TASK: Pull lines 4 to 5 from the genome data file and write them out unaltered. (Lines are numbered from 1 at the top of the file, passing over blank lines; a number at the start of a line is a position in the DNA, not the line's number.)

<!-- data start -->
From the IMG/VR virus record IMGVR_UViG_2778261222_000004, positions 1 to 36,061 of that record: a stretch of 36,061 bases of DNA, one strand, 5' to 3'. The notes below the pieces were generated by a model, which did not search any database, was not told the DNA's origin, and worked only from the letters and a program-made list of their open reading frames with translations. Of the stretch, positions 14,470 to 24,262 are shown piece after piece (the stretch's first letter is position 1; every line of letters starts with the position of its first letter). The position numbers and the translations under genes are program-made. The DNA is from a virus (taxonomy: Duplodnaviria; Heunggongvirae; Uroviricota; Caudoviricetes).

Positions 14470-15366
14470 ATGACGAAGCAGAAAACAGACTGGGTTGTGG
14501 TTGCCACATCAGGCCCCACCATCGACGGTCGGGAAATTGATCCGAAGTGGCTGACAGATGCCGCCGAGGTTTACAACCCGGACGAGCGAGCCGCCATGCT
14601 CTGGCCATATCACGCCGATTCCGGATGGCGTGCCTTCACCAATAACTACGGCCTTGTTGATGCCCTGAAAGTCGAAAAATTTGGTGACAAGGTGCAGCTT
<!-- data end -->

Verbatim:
14501 TTGCCACATCAGGCCCCACCATCGACGGTCGGGAAATTGATCCGAAGTGGCTGACAGATGCCGCCGAGGTTTACAACCCGGACGAGCGAGCCGCCATGCT
14601 CTGGCCATATCACGCCGATTCCGGATGGCGTGCCTTCACCAATAACTACGGCCTTGTTGATGCCCTGAAAGTCGAAAAATTTGGTGACAAGGTGCAGCTT